For more than two decades, New York rockers The Ramones were at the forefront of a musical revolution, leading the charge with the attitude and sound of the punk movement, and inspiring and empowering multiple generations of fans.
Rightly considered one of the greatest and most beloved rock n’ roll bands of all time, The Ramones blazed a path through the music world with their two minute, buzzsaw anthems that combined an independent spirit and raw approach coupled with sincere songwriting and a strict work ethic.
For 15 of those years, drummer Marky Ramone kept the beat going steady and strong behind the group, playing 1,700 shows, recording classic songs like “I Wanna Be Sedated” and appearing in the iconic movie Rock N’ Roll High School.
Now, nearly 20 years after The Ramones called it a day, and the original lineup have all passed away, Ramone —born Marc Bell — is sharing his side of the story, the way he saw it, from behind the kit every night and in the van every day.
In his new autobiography, Punk Rock Blitzkrieg: My Life As A Ramone (Touchstone), he goes in depth into his life growing up, his start in the music world — he played with Wayne County and Richard Hell in the early days — and eventually his stint in the Ramones — the longest-serving drummer the band had. He'll read from the book, and speak with SF Chronicle pop music critic Aidin Vaziri tomorrow, Saturday, Jan. 25, at the Jewish Community of San Francisco. Ramone details both the good and the bad times in the band throughout the tome's nearly 400 pages, from when he joined up after the departure of original drummer Tommy Ramone in 1978, through the trials and tribulations of his comrades, to his own battle with alcoholism and eventual return to the stage.
“There’s a lot of Ramones books out there, and I was in the band for 15 years and did 1,700 shows, so I felt that it was valid and that it was time to tell what it was really like in the inner circle,” says Ramone over the phone.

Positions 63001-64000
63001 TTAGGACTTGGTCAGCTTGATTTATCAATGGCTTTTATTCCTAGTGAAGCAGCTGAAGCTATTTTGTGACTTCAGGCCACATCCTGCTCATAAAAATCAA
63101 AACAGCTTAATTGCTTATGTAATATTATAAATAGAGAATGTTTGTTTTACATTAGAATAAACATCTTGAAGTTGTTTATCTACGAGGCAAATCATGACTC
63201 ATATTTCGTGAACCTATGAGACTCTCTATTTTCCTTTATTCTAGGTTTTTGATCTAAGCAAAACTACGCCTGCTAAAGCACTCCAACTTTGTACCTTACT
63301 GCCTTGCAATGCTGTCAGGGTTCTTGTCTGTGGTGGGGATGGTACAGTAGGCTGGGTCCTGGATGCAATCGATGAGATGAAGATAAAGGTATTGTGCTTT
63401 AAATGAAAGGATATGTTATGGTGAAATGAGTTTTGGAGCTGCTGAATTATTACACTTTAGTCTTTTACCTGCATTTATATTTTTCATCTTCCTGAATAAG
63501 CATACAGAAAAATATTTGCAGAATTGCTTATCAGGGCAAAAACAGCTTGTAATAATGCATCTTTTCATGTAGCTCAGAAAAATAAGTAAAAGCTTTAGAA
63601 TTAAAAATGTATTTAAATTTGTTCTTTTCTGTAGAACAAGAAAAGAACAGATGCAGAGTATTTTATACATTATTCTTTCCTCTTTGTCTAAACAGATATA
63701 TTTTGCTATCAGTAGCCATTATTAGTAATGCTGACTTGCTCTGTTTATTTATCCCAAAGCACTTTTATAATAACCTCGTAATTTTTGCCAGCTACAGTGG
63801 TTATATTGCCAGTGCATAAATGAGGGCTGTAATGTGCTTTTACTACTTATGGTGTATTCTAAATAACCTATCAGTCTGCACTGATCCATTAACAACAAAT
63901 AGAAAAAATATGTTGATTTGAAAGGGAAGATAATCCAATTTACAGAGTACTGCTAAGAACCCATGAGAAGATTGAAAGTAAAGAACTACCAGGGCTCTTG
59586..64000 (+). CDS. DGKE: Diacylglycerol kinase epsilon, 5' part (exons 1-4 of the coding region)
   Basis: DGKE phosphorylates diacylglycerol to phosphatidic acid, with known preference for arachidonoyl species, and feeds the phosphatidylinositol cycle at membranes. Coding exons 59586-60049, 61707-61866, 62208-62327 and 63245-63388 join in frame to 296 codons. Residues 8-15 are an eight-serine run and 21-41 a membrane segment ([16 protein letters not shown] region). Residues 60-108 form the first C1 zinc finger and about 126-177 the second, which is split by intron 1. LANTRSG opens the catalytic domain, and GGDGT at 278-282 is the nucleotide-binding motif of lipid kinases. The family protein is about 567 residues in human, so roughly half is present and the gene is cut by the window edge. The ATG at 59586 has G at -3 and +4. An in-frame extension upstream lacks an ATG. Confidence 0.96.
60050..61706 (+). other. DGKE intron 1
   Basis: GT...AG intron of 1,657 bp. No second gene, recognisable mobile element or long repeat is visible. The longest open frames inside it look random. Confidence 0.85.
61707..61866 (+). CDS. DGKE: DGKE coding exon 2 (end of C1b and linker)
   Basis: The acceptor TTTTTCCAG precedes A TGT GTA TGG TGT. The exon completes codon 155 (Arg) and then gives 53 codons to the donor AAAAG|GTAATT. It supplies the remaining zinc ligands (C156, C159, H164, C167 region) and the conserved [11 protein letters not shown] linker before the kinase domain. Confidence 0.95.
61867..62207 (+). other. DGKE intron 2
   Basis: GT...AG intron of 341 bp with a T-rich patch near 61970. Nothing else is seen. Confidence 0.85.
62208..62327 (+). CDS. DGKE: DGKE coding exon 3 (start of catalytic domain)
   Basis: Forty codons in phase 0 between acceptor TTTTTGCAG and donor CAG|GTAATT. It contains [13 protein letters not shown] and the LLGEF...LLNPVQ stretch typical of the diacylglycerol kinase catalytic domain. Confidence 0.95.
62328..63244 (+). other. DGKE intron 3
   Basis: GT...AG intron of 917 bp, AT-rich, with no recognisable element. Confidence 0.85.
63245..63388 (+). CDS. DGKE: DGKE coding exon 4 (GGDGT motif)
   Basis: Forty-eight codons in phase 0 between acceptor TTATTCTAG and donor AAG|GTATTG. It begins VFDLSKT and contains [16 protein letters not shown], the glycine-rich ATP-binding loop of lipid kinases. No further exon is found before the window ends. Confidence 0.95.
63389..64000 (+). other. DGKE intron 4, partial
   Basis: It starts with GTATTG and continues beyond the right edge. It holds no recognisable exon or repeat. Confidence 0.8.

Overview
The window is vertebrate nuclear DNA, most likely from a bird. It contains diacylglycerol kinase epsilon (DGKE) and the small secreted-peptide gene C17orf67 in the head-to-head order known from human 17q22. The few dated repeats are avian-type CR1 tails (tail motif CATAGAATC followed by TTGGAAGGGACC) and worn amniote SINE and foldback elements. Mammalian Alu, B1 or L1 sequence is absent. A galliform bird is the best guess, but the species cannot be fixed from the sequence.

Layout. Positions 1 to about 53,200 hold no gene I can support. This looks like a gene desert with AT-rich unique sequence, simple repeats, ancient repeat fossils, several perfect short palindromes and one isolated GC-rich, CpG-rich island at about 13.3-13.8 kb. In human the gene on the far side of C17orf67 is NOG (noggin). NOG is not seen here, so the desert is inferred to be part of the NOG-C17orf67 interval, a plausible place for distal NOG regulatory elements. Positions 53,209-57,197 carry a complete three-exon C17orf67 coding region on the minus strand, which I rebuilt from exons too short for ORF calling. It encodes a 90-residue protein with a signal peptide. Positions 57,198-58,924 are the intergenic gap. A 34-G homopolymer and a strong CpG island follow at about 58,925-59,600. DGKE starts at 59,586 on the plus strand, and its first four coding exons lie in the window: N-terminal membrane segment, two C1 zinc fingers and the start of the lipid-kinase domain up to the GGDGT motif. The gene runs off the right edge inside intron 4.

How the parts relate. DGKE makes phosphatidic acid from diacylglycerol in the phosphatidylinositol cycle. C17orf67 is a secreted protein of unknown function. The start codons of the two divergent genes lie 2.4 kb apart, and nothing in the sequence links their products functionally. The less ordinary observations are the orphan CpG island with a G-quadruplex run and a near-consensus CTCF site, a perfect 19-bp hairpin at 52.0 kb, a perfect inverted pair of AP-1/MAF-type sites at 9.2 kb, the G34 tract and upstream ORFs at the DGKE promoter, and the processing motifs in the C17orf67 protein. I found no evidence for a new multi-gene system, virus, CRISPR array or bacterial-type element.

“People would always come up to me and ask, ‘What were they like?’ Well, now they’ve got it!”
Fans will love the behind the scenes stories, laughing at certain ones, such as where Dee Dee Ramone is bored waiting for his luggage at the airport and simply starts going through other passengers’ suitcases, while they will also see the toll that the day-to-day life as a touring band can take on its members.
“We had a 15-passenger Ford Econoline. Being in a van touring for 15 years like that, there’s no escape. You’re in there and you notice idiosyncrasies, you really see the core of the person,” says Ramone.
“We weren’t blood brothers, but we were closer than family in a lot of ways. We were brothers, we were bandmates — brothers argue. Bandmates argue, bandmates make up. Sometimes there are members that don’t get along, sometimes they become best of friends.”
One of the things in particular that created a division between band members was politics — with liberals Marky and Joey facing off against noted conservative Johnny.
“I’m friends with conservatives, I just don’t agree with their politics, that’s all. But to hear it every time in the van, every day, it got a little grating on me and Joey, because time has proven that Ronald Reagan wasn’t the greatest president, that Richard Nixon resigned because of Watergate.”
Another subject that was the source of strife in the van was religion: Marky says that Johnny would make some very anti-Semitic remarks to Joey over time.
“Some people were raised differently than others, but when you start making fun of people’s religion, it can become dangerous. That’s how stuff got started in a lot of cases in history.”
“Deep down inside, John was a good guy, I just thought that the bigoted stuff was a little too much after a while. I really think he did it just to annoy Joey. Joey was a liberal Democrat, and [Johnny] was a right-wing conservative.”
One of the sad details revealed in the book is that when Joey was in the hospital fighting the cancer that would eventually take his life in 2001, Marky says that none of his other bandmates came to visit him.
“That I could never understand — even if you do have animosities towards the person, you’ve got to drop them at certain times and just let them go. At least make a phone call.”
Despite touching on the friction and hurt feelings that took place from being so close to each other for such a long time, the book is a treasure trove for Ramones fans, chronicling the band’s rich history in all of its glory, warts and all.
“What I wrote in the book is what I observed. This might sound cliché, but my father taught me that if you’re going to talk about other people’s personalities, you better make sure that you talk about yours the same way, which I did. I didn’t have to put in my whole stint in rehab, and what I went through with that, but I did because if somebody is reading the book, and they have a problem, maybe that can give them the inspiration to get help.”
Ramone has been touring the country in support of his book over the past couple of weeks, and while doing so he says he has been getting to meet fans and hear their stories about what the band has meant to them in their lives, and the groups’ lasting legacy.
“We worked very hard, 22 years altogether, doing at least 115 to 125 shows a year. In the end, 90 percent of it was fun. I’m very grateful for that.”